The Giant Panda is familiar to us all – a black and white, bear-like animal, that eats bamboo and is famous for its sad place as one of the most endangered animals on the planet.
There are in fact two species of panda, and the Giant Panda is actually a pretender to the name. The word “panda” was originally applied to the beautiful, auburn-furred Red Panda, also known as the Firefox, Cat-bear or Lesser Panda. Also an endangered species, the Red Panda lives in the Himlayas and was named by science in 1825.
The Giant Panda was discovered several decades later in 1869, and was originally given the rather unspectacular names “mottled bear” and “particolored bear”. Research showed it shared many anatomical quirks with the the Red Panda, and it quickly got its more common modern name.
The affinities between the two pandas and other Carnivores has been a contentious issue. Both showed some morphological similarities between both bears (Ursidae) and the racoon family (Procyonidae). They have been placed by various authorities at various times in both groups, and in a family of their own.
However, recent molecular research has shown that the two pandas’ similarities are an example of convergent evolution due to their bamboo diets, and are in fact only very distantly related. The Giant Panda is in fact a bear after all (after so many schoolchildren have been corrected for calling it a “Panda Bear!”) and placed in Ursidae; the Red Panda is placed in a family of its own, the Ailuridae, which has closest affinities to not only the Procyonidae, but skunks (Mephitidae) and weasels and badgers (Mustelidae).
The Giant Panda spends its life roaming the mountains of China. It formerly lived in the lowlands too, but farming, forest clearing and other development has restricted its range to China’s mountainous areas of in Sichuan, Shaanxi, and Gansu provinces.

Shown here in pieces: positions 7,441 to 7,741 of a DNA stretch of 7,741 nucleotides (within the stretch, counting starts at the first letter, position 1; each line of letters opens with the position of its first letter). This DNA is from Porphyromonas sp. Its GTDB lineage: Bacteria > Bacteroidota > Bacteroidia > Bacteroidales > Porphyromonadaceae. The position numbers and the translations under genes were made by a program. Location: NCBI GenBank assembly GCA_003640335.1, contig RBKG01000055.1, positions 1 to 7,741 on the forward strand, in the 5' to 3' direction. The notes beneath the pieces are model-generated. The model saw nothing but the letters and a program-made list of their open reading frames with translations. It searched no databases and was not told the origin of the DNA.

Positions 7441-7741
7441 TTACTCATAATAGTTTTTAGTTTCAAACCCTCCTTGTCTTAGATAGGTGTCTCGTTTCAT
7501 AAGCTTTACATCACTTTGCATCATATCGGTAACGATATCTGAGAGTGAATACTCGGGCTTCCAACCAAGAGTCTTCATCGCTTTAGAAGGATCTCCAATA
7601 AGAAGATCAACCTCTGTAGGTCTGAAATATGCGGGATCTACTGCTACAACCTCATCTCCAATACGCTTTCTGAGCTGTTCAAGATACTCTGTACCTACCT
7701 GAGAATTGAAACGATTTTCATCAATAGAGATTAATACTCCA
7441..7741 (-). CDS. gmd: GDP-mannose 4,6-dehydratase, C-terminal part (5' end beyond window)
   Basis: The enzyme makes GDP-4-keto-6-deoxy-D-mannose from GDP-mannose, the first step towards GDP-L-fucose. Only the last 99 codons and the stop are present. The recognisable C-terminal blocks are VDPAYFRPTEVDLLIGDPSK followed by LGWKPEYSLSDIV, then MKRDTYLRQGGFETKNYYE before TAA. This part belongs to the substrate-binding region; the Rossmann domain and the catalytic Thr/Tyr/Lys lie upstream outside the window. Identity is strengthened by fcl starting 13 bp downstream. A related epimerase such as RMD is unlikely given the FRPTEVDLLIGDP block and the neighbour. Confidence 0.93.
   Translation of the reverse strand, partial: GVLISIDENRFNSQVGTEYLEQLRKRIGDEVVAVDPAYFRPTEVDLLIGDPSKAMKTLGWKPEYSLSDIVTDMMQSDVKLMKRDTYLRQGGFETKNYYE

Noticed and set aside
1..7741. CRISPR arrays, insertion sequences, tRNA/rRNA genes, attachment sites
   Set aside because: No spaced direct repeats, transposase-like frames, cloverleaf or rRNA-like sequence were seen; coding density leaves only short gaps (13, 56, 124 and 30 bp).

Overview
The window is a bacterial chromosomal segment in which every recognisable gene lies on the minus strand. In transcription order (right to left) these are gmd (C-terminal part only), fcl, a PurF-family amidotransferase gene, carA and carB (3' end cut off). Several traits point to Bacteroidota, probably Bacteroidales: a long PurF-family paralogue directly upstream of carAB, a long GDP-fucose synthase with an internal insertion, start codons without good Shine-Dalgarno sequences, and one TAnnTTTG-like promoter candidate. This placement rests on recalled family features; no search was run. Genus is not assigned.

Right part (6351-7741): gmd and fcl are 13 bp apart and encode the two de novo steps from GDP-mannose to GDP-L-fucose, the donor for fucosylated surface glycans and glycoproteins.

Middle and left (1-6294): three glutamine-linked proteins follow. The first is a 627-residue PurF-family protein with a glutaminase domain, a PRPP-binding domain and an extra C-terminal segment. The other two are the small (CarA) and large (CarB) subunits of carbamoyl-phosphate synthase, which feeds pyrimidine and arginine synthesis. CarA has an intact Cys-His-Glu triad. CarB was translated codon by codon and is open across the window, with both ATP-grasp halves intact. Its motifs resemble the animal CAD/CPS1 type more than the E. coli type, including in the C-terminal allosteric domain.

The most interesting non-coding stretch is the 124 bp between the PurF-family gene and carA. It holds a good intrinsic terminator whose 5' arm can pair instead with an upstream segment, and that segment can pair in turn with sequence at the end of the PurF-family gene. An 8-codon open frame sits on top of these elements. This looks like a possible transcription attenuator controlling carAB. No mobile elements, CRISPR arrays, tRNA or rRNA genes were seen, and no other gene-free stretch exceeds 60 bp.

As already mentioned, the Giant Panda’s diet mainly consists of bamboo shoots. It also suppliments its diet with meat, fish and eggs. A panda may eat up to 14kg of bamboo in a day -as the food is relatively low in nutrients, it must make up for this by eating large quantities.
Giant Pandas are solitary animals, and are very territorial, marking their territories with urine and other scent marks. Unlike some bears, pandas do not hibernate, but move to higher, warmer ground during the winter months.
As its Despite its cute appearance, Giant Pandas can be as dangerous as any other bear, and have very strong jaws adapted to eating strong vegetation.
Giant Pandas have a brief mating season, and a low birth rate, typically producing one cub at a time. This is one factor that has prevented the pandas adapting to their threats, not only from habitat loss, but also from poaching for their soft, woolly furs.
It is estimated there are around 1,590 Giant Pandas living in the wild, although some researchers believe it could be as many as 3,000. Even with some recent success with breeding pandas in Chinese zoos, the future for this charismatic mammal is looking bleak.
Meanwhile, the Red Panda is thought to have just 2,500 mature individuals in the wild, meaning it’s not that far behind its giant namesake when it comes to being endangered. It is threatened by habitat fragmentation and cultural traditions that require its pelt for certain ceremonies, may not be.
There are two types of pandas in this world – one giant, one not, but both beautiful and sadly close to extinction.